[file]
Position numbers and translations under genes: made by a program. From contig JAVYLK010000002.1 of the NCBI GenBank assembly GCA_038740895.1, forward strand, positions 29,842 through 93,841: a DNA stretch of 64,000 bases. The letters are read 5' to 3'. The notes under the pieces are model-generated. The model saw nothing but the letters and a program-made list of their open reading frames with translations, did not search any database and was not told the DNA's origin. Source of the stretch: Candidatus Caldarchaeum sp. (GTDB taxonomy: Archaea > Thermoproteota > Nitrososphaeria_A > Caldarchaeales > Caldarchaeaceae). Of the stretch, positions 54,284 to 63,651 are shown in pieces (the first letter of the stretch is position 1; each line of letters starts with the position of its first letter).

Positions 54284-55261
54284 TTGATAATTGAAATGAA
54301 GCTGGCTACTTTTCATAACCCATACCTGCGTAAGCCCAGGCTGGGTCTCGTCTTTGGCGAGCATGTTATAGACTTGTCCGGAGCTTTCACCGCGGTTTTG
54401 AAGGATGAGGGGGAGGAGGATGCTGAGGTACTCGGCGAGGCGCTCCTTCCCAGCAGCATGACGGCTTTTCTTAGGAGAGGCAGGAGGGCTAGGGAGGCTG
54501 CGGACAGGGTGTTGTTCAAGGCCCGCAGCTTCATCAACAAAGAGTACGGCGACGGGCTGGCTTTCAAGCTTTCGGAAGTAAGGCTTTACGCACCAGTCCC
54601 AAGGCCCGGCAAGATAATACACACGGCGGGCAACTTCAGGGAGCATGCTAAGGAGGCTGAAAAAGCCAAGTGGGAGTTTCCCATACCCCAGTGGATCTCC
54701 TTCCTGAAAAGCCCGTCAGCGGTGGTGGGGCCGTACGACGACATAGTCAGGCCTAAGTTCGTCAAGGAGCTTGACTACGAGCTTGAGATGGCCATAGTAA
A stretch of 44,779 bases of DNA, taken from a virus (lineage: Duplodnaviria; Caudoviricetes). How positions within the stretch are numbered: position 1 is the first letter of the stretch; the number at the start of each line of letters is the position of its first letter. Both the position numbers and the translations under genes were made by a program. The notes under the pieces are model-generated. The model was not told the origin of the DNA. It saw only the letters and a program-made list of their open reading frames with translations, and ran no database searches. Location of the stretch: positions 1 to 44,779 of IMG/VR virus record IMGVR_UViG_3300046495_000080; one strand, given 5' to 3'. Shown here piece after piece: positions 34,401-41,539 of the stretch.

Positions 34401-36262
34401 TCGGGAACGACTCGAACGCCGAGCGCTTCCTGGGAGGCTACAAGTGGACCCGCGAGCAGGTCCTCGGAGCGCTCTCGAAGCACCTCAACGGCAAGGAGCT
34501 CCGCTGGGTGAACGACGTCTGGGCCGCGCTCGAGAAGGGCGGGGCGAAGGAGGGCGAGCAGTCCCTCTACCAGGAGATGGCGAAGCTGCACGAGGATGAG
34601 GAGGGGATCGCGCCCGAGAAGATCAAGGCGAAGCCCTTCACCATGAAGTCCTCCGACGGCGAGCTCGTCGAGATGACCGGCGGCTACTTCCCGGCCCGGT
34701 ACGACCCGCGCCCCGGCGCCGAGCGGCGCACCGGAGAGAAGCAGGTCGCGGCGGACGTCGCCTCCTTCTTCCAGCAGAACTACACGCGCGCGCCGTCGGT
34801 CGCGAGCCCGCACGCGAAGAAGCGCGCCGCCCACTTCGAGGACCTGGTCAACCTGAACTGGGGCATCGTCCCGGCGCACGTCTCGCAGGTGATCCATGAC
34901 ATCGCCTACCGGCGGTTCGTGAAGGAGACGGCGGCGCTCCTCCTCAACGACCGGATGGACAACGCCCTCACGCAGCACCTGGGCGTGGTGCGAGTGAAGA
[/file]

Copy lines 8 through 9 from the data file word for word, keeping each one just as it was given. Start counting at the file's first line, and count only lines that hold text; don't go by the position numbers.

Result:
54701 TTCCTGAAAAGCCCGTCAGCGGTGGTGGGGCCGTACGACGACATAGTCAGGCCTAAGTTCGTCAAGGAGCTTGACTACGAGCTTGAGATGGCCATAGTAA
A stretch of 44,779 bases of DNA, taken from a virus (lineage: Duplodnaviria; Caudoviricetes). How positions within the stretch are numbered: position 1 is the first letter of the stretch; the number at the start of each line of letters is the position of its first letter. Both the position numbers and the translations under genes were made by a program. The notes under the pieces are model-generated. The model was not told the origin of the DNA. It saw only the letters and a program-made list of their open reading frames with translations, and ran no database searches. Location of the stretch: positions 1 to 44,779 of IMG/VR virus record IMGVR_UViG_3300046495_000080; one strand, given 5' to 3'. Shown here piece after piece: positions 34,401-41,539 of the stretch.